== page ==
Thanks guys.

Remember this, the gun beats itself to death when the recoil spring get tired. It will keep shooting, but over time, something will break.
The shiny spots on the locking block, slide rails and barrel are all in need of good lube. Keep on top of the recoil spring wear and run it wet with oil.

It will work a long long time.
dpmmn  [Moderator]

Originally Posted By Gulbrandr2:
This should be tacked.

I agree
dpmmn  [Moderator]
In the future I will make a Resource page on the top of the forum so we dont get too many tacked threads

I just have to wait for a few things to slow down here, so please be patient.


elkoholic  [Member]
Originally Posted By a308garand:
Thanks guys.

Remember this, the gun beats itself to death when the recoil spring get tired. It will keep shooting, but over time, something will break.
The shiny spots on the locking block, slide rails and barrel are all in need of good lube. Keep on top of the recoil spring wear and run it wet with oil.

It will work a long long time.



So, are we talking 1000, 5000, 10,000 rounds?
a308garand  [Team Member]
Saw one pistol go a reported 80,000+ rounds. The slide had cracked about 3/4 of the way down from the top on both sides......it was still shooting ok. Swapped it out for a new pistol because it had already eaten a few locking blocks and had lots of wear to the frame areas near the locking block wings. I wonder how long it would have gone on running as is.....or how many rounds it would have fired if the recoil spring was changed out more frequently, just not due to breakage.


Testing by Beretta for the M9 pistol (per Beretta Website)

• The average reliability of all M9 pistols tested at Beretta U.S.A. is 17,500 rounds without a stoppage.

• During one test of twelve pistols fired at Beretta U.S.A. before Army supervision, Beretta-made M9 pistols shot 168,000 rounds without a single malfunction.

• Two-thirds of all M9 hand guns endurance tested at Beretta U.S.A. fired 5,000 rounds without a single mal function or, at most, with only one malfunction.

• The average durability of Beretta M9 slides is over 35,000 rounds, the point at which U.S. Army testing ceases.

• The average durability of M9 frames is over 30,000 rounds.

• The average durability of M9 locking blocks is 22,000 rounds.
forever4  [Member]
You see these pictures of broken pistols and you can get worried that your 92 may blow up in your face. Well, truth is, its not really very likely for Mr. Average Shooter. These pistols had a LOT of use and abuse, and very little care in many cases. The average shooter is highly unlikely to ever see most of these problems. Not many of use shoot 80,000 rounds of +P ammo in our pistols.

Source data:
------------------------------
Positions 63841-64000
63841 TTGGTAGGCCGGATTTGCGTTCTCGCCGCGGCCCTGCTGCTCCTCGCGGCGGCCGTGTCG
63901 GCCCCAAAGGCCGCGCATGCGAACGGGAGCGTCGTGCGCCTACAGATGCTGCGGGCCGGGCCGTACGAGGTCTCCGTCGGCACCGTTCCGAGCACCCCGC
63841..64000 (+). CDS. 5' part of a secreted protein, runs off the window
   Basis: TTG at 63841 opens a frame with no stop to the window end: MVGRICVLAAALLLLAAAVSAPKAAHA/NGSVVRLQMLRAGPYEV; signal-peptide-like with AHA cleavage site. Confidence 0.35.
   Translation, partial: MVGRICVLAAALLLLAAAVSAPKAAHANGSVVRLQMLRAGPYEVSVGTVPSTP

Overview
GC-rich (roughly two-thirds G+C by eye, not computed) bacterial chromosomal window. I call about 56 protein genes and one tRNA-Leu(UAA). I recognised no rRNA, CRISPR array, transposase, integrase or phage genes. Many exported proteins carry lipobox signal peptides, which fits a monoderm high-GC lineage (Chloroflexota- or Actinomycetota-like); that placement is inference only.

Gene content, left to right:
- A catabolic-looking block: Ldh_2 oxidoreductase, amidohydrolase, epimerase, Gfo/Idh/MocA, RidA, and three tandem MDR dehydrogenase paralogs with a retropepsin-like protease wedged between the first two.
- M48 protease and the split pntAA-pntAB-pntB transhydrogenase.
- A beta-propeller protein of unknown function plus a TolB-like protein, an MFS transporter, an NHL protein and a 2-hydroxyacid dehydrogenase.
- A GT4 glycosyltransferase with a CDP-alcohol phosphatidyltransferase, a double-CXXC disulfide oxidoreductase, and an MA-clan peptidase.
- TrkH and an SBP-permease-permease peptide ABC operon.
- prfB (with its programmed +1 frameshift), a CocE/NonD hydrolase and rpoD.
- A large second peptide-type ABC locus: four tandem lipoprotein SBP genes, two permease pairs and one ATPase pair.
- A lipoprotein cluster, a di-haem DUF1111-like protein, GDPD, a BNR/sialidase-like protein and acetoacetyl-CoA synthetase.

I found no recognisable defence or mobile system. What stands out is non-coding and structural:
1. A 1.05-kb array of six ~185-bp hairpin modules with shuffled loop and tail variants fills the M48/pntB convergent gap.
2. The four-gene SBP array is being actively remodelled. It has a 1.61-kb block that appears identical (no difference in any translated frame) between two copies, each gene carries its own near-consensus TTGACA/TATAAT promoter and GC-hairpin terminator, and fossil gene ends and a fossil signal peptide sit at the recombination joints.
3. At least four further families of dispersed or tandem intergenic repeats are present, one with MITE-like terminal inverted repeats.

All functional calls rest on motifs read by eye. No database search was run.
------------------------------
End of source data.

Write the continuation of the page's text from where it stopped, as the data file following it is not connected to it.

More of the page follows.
One thing that was brought up and is important is replacing the recoil spring. This is a key part and really can affect the life of the pistol (slide). Its an inexpensive part that is easy to change. Cost less than twenty bucks and will save your gun. Also, clean and inspect any firearm often. I read where people brag about how they never clean them. Foolish economy. Part of cleaning a firearm, or any piece of equipment, is that it causes us to focus on the parts, inspecting them for wear and tear. Its just good sense to go over that firearm often and well if you want it to last.
anothergene  [Team Member]
I question why I never hear of the similar Taurus 92 slides cracking or the P-38 locking blocks breaking ?
Why just the Beretta ?
Shame too as my 92FS likes black tip "MG only" ammo.
McGruff1533  [Member]
Great info! I'll be checking my 96 Compact Inox L over when I get a chance. The round count is less than 1K, but the added stress from the .40 S&W round will likely beat the components harder than 9mm will.
Shadow4Golf  [Team Member]
And should you find that you need replacement parts like a locking block or recoil spring, Beretta USA sells them as a kit
http://www.berettausa.com/products/92/96-locking-block-kit/

I've got a 1989 vintage 92F that gets thoroughly inspected after every range trip. It was like new when I bought it back in 2005 and I replaced the recoil spring this year, along with a bunch of magazine springs. As you can see, both needed replacing.

ishoot2live  [Team Member]
Great thread!

Thanks, OP.

gogetumnow  [Team Member]
Great pics and excellent info OP.

A question if I may.... Do you recommend a heavier than stock recoil spring if a D hammer spring is used?
a308garand  [Team Member]
Originally Posted By gogetumnow:
Great pics and excellent info OP.

A question if I may.... Do you recommend a heavier than stock recoil spring if a D hammer spring is used?


The "D" hammer spring does lighten up the hammer fall, and is the same as cutting 3 coils off of the standard hammer spring.
When running the "D" spring, there is not need to bump up the poundage of the guilde rod spring. Stock spring works well either way.

Casebrius  [Member]
Is it possible to upgrade to a 92FS hammer pin on a 92F so that one can mitigate chances of emergency dental work? What production years did these early 92F's have problems?
solohabano  [Member]
Originally Posted By Casebrius:
Is it possible to upgrade to a 92FS hammer pin on a 92F so that one can mitigate chances of emergency dental work? What production years did these early 92F's have problems?


I'm curious about this too.